Microsoft is trying to purchase the digital ecosystem of Nook Media LLC for $1 billion, according to a TechCrunch report. Citing obtained internal documents, the report says that the Redmond clan wants to take full control of the Barnes & Noble subsidiary’s digital library of e-books, movies, comic books and the like. Microsoft already invested $300 million into Nook Media in April 2012, but now it may be willing to buy the whole thing.
The report also claims that Nook Media will be shutting down its tablet business by the end of the fiscal year 2014. Nook e-readers are said to be living on, but the days of Android-based hardware like the Nook HD and Nook HD+ may soon be coming to an end.
The reported documents say that Barnes & Noble will instead transition Nook’s content onto “third-party partner” devices, which somewhat lines up with comments made by CEO William Lynch this past Feburary. Whether or not “third-party partner” just means Microsoft and its Windows 8 machines isn’t certain, but the documents reportedly say that these devices would be introduced sometime next year.
Both Barnes & Noble and Microsoft declined TechnologyGuide’s request for comment on the report.
If the report holds true, it wouldn’t be entirely surprising. Barnes & Noble has been open about the struggles of Nook hardware in recent quarters, and past reports have hinted that the company is looking to focus more on licensing digital content and less on making tablets itself. Last February, the company reported a 26% year-over-year revenue loss in its Nook division, but also noted a 6.6% yearly increase in digital content sales.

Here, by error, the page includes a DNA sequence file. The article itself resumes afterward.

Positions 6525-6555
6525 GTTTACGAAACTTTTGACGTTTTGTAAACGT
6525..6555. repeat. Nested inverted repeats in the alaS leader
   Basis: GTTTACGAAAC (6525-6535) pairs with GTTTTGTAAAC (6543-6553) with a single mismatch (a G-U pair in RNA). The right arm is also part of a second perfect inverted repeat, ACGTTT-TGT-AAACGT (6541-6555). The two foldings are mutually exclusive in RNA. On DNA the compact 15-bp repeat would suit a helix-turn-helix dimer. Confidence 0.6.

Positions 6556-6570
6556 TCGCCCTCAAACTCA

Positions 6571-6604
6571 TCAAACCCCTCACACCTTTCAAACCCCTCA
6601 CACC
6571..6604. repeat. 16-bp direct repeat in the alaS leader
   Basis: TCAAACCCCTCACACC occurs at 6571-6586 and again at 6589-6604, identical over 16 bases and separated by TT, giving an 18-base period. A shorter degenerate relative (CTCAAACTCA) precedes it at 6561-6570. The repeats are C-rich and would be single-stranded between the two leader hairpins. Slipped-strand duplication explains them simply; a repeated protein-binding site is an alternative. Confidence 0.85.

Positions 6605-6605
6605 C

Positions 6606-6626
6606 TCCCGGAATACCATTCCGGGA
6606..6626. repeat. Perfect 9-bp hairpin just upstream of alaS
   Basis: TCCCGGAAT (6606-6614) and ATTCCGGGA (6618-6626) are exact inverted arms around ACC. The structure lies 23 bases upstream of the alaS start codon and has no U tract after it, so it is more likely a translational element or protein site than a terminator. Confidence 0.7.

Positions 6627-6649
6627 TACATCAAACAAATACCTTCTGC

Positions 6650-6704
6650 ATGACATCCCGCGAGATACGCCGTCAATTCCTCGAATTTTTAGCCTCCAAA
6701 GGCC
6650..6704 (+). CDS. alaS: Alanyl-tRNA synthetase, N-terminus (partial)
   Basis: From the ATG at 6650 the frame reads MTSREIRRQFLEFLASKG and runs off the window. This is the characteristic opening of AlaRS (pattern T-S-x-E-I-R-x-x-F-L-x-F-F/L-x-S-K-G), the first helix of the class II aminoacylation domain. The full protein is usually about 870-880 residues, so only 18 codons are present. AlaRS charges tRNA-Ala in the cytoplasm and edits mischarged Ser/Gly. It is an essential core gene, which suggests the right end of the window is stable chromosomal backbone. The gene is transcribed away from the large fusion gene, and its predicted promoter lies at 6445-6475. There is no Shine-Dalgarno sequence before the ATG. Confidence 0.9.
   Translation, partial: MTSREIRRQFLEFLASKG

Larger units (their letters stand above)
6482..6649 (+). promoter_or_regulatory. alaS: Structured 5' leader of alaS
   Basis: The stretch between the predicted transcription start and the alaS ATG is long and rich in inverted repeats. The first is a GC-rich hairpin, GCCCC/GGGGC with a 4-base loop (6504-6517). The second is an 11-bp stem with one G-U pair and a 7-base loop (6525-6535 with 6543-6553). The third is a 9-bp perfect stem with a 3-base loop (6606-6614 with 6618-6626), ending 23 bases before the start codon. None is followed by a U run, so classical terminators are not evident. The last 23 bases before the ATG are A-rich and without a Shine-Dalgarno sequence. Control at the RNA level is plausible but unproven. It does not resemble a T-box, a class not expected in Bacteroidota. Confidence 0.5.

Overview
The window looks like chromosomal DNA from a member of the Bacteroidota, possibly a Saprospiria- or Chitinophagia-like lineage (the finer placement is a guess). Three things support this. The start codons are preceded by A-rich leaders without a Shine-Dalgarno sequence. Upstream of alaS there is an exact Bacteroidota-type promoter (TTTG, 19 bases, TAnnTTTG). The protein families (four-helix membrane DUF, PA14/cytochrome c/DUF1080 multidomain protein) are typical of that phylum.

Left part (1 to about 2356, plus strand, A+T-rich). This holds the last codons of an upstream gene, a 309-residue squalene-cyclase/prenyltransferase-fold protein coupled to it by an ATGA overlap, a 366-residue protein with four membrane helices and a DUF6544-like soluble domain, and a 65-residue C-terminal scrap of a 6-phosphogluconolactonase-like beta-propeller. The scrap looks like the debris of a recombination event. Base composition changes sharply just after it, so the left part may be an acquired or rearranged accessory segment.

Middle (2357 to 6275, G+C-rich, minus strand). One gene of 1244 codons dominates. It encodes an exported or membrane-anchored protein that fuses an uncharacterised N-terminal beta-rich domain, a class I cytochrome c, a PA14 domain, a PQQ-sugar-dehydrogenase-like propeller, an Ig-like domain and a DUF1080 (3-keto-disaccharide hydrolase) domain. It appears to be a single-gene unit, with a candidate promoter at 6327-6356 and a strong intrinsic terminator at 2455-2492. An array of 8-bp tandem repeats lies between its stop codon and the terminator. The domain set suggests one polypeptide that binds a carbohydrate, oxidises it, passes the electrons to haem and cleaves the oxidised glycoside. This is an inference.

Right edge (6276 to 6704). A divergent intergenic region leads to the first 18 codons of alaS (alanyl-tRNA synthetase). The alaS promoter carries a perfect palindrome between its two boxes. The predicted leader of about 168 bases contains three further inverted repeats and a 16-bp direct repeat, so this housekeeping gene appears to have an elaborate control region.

The report says that the $1 billion price tag would represent a substantial decrease from the $1.8 billion value of Nook Media that was reported in January after publishing giant Pearson invested $85 million in the subsidiary. It further states that Barnes & Noble as a whole is valued at $1.6 billion.
Tablets like the 7-inch Nook HD and 9-inch Nook HD+ have generally been well-received by critics and owners alike, but have seen small returns and stiff challenge from an increasingly crowded tablet arena. The slates recently received a much-needed software boost with the addition of the Google Play store, and are currently being sold at lower prices than most of their competition. The report states that there are more than 7 million active subscribers of Nook tablets and e-readers right now, but it sounds like a good chunk of those users may need to look for new kinds of devices in just a year’s time.